Paul Conrad sculpture is designated a Santa Monica landmark

The sculpture "Chain Reaction" by Paul Conrad was not designed for outdoor display, according to a Santa Monica official.
(Michael Robinson Chavez / Los Angeles Times)

“Chain Reaction,” the anti-nuclear weapons sculpture by the late Paul Conrad, has received landmark status from Santa Monica’s Landmarks Commission. The group voted unanimously on the designation late Monday at its monthly meeting.

Monday’s decision “provides a level of protection for the sculpture, but there are still opportunities [for the city] to relocate it,” Scott Albright of the commission said in an interview. He said that future efforts to remove Conrad’s sculpture would be reviewed by the commission.

Conrad was an editorial cartoonist for The Times for close to 30 years, winning a Pulitzer Prize for his work. He died in 2010.

The outdoor sculpture has been an object of wrangling in Santa Monica in recent months. The city’s arts commission had recommended the removal of the 26-foot-tall sculpture, citing safety concerns. Since then, the city has allowed time for the community to raise money to go toward restoration and renovation of the work.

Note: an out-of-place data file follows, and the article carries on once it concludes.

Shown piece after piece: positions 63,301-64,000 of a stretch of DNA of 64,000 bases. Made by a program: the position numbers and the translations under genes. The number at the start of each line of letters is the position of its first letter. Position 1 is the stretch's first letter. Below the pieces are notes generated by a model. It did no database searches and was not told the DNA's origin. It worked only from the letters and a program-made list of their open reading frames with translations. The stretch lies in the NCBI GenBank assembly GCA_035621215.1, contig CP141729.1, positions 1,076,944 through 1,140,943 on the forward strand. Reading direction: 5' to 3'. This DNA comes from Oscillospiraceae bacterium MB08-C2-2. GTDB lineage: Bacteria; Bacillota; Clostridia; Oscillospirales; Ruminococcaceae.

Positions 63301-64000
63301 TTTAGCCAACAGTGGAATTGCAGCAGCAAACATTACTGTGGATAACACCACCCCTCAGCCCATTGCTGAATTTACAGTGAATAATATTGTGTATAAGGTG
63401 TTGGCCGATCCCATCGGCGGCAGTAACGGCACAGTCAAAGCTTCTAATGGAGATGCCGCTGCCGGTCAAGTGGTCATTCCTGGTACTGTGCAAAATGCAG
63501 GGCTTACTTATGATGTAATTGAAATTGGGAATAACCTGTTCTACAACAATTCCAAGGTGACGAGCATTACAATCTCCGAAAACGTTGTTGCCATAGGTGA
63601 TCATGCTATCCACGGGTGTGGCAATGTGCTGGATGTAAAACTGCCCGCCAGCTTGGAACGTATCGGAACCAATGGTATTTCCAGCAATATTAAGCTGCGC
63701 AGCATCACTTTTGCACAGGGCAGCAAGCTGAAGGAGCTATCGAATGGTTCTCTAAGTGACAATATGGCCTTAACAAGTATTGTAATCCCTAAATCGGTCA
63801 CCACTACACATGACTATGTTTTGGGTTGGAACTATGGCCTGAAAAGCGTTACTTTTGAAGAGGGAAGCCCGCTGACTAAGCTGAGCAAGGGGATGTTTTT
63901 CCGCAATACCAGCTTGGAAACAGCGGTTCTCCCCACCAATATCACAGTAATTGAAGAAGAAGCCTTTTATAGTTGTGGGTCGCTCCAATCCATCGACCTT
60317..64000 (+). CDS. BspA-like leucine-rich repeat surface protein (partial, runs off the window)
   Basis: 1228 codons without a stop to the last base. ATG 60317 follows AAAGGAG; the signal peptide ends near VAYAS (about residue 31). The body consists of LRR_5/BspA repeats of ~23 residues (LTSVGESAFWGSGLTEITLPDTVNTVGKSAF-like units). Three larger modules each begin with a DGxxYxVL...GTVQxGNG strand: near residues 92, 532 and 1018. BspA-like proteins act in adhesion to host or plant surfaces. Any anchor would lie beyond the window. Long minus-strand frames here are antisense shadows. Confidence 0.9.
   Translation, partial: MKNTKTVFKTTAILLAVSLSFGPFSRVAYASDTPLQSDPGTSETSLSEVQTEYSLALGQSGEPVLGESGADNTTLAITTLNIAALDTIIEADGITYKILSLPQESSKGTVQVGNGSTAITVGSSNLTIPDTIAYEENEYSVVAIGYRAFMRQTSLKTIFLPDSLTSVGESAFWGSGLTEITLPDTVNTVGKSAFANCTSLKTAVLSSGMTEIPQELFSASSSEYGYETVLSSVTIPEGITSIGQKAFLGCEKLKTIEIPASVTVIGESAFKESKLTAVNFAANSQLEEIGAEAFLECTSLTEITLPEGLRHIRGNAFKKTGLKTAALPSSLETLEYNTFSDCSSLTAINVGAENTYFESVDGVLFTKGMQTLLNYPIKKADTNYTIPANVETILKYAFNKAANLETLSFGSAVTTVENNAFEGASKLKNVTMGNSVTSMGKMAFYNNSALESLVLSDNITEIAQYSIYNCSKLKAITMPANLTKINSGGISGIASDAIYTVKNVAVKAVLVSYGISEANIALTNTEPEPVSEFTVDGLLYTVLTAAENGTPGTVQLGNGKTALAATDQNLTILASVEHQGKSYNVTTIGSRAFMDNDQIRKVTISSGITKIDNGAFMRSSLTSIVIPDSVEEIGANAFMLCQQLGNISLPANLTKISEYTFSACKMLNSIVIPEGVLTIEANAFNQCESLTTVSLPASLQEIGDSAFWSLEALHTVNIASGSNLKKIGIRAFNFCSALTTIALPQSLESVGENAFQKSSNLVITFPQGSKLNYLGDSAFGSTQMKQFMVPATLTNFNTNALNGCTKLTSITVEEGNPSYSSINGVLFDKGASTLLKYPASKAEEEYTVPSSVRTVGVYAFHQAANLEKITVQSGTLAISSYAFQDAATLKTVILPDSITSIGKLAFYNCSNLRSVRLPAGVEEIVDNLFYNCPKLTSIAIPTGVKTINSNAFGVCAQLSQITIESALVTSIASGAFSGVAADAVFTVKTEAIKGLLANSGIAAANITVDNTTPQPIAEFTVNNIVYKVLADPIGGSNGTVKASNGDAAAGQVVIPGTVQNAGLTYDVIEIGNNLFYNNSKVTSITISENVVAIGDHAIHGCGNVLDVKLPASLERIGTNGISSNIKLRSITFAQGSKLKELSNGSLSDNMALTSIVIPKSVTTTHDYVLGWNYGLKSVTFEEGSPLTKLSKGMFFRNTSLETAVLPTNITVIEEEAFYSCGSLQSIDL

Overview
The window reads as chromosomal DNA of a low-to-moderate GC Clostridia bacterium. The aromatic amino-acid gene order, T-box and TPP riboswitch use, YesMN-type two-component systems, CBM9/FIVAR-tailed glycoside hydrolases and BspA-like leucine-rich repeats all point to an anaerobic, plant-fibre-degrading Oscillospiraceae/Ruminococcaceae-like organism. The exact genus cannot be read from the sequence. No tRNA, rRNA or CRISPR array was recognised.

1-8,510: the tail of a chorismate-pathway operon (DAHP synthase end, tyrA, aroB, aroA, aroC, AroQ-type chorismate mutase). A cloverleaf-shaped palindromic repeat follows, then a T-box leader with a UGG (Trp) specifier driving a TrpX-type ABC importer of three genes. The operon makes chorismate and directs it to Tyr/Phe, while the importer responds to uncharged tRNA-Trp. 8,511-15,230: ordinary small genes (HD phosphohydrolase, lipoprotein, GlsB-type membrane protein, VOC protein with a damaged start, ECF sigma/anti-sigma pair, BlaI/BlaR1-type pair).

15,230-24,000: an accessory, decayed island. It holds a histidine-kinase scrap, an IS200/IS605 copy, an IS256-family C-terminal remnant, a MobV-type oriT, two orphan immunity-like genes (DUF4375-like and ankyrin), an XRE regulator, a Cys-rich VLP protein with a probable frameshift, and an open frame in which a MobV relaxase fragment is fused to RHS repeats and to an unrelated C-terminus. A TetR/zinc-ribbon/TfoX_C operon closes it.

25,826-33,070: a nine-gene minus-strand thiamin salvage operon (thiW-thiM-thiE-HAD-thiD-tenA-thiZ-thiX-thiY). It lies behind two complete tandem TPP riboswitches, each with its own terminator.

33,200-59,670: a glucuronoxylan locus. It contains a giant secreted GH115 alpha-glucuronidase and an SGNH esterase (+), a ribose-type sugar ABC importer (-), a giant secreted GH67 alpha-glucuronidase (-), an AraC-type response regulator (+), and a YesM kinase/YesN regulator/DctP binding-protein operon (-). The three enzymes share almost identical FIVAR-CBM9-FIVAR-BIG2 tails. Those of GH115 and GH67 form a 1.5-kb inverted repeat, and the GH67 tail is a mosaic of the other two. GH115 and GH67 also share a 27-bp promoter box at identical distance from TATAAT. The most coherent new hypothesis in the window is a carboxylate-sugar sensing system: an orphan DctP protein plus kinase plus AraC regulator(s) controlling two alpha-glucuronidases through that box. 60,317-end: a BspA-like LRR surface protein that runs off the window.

Jessica Cusick, Santa Monica’s cultural affairs manager, said that “the work was never properly designed for outdoor display.” She said that city was still exploring the effect that the landmark designation will have on the future of the sculpture.

“My understanding is that issues of public safety trump landmark status,” said Cusick.

The sculpture’s renovation is expected to cost between $227,372 and $423,172, according to a city report. The money would come from independent sources.

“Chain Reaction” was installed at its spot near the Civic Center parking lot in 1991. The sculpture depicts a mushroom cloud following a nuclear attack. At its base, the work features an inscription: “This is a statement of peace. May it never become an epitaph.”


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